PNG images: Feather
Feathers are epidermal growths that form the distinctive outer covering, or plumage, on birds. They are considered the most complex integumentary structures found in vertebrates and a premier example of a complex evolutionary novelty. They are among the characteristics that distinguish the extant birds from other living groups.
Although feathers cover most parts of the body of birds, they arise only from certain well-defined tracts on the skin. They aid in flight, thermal insulation, and waterproofing. In addition, coloration helps in communication and protection. Plumology (or plumage science) is the name for the science that is associated with the study of feathers.
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There are two basic types of feather: vaned feathers which cover the exterior of the body, and down feathers which are underneath the vaned feathers. The pennaceous feathers are vaned feathers. Also called contour feathers, pennaceous feathers arise from tracts and cover the entire body. A third rarer type of feather, the filoplume, is hairlike and (if present in a bird; they are entirely absent in ratites) are closely associated with contour feathers and are often entirely hidden by them, with one or two filoplumes attached and sprouting from near the same point of the skin as each contour feather, at least on a bird's head, neck and trunk. In some passerines, filoplumes arise exposed beyond the contour feathers on the neck. The remiges, or flight feathers of the wing, and rectrices, the flight feathers of the tail are the most important feathers for flight. A typical vaned feather features a main shaft, called the rachis. Fused to the rachis are a series of branches, or barbs; the barbs themselves are also branched and form the barbules. These barbules have minute hooks called barbicels for cross-attachment. Down feathers are fluffy because they lack barbicels, so the barbules float free of each other, allowing the down to trap air and provide excellent thermal insulation. At the base of the feather, the rachis expands to form the hollow tubular calamus(or quill) which inserts into a follicle in the skin. The basal part of the calamus is without vanes. This part is embedded within the skin follicle and has an opening at the base (proximal umbilicus) and a small opening on the side (distal umbilicus).
Hatchling birds of some species have a special kind of natal down feathers (neossoptiles) which are pushed out when the normal feathers (teleoptiles) emerge.
Flight feathers are stiffened so as to work against the air in the downstroke but yield in other directions. It has been observed that the orientation pattern of β-keratin fibers in the feathers of flying birds differs from that in flightless birds: the fibers are better aligned along the shaft axis direction towards the tip, and the lateral walls of rachis region show structure of crossed fibers.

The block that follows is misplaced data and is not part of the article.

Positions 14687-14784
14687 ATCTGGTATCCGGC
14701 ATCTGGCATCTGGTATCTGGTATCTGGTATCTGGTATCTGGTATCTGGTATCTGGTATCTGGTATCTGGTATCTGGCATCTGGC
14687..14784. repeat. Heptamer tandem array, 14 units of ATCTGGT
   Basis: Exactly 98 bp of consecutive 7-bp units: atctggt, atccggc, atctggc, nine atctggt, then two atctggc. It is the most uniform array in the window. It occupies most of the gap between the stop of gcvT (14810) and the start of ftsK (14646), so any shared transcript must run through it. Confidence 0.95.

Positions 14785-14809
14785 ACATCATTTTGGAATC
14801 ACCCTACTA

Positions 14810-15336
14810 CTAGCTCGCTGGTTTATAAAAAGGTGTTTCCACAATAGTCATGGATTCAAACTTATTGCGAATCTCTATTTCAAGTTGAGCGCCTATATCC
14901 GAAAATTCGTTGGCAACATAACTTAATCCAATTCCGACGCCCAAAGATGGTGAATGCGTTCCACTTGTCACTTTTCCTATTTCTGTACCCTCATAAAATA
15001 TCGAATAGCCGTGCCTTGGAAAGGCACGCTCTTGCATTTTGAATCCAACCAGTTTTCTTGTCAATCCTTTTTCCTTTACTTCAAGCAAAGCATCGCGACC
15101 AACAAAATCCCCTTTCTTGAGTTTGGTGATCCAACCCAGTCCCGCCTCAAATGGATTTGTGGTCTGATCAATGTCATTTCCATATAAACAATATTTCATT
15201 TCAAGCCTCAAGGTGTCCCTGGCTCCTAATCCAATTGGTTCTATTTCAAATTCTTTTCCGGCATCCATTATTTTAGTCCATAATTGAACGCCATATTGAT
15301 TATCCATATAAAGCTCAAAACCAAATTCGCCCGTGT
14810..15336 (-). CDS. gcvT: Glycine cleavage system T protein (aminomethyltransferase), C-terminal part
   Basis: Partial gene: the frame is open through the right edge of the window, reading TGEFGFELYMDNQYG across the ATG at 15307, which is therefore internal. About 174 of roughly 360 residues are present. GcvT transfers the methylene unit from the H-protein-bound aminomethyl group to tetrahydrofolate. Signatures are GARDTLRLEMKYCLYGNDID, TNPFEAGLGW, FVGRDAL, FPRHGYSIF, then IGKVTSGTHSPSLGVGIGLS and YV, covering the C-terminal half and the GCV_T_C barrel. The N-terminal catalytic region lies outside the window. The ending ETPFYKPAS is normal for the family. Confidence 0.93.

Feathers insulate birds from water and cold temperatures. They may also be plucked to line the nest and provide insulation to the eggs and young. The individual feathers in the wings and tail play important roles in controlling flight. Some species have a crest of feathers on their heads. Although feathers are light, a bird's plumage weighs two or three times more than its skeleton, since many bones are hollow and contain air sacs. Colour patterns serve as camouflage against predators for birds in their habitats, and serve as camouflage for predators looking for a meal. As with fish, the top and bottom colours may be different, in order to provide camouflage during flight. Striking differences in feather patterns and colours are part of the sexual dimorphism of many bird species and are particularly important in selection of mating pairs. In some cases there are differences in the UV reflectivity of feathers across sexes even though no differences in colour are noted in the visible range. The wing feathers of male club-winged manakins Machaeropterus deliciosus have special structures that are used to produce sounds by stridulation.
Some birds have a supply of powder down feathers which grow continuously, with small particles regularly breaking off from the ends of the barbules. These particles produce a powder that sifts through the feathers on the bird's body and acts as a waterproofing agent and a feather conditioner. Powder down has evolved independently in several taxa and can be found in down as well as in pennaceous feathers. They may be scattered in plumage as in the pigeons and parrots or in localized patches on the breast, belly, or flanks, as in herons and frogmouths. Herons use their bill to break the powder down feathers and to spread them, while cockatoos may use their head as a powder puff to apply the powder. Waterproofing can be lost by exposure to emulsifying agents due to human pollution. Feathers can then become waterlogged, causing the bird to sink. It is also very difficult to clean and rescue birds whose feathers have been fouled by oil spills. The feathers of cormorants soak up water and help to reduce buoyancy, thereby allowing the birds to swim submerged.
Bristles are stiff, tapering feathers with a large rachis but few barbs. Rictal bristles are found around the eyes and bill. They may serve a similar purpose to eyelashes and vibrissae in mammals. Although there is as yet no clear evidence, it has been suggested that rictal bristles have sensory functions and may help insectivorous birds to capture prey. In one study, willow flycatchers (Empidonax traillii) were found to catch insects equally well before and after removal of the rictal bristles.
Grebes are peculiar in their habit of ingesting their own feathers and feeding them to their young. Observations on their diet of fish and the frequency of feather eating suggest that ingesting feathers, particularly down from their flanks, aids in forming easily ejectable pellets.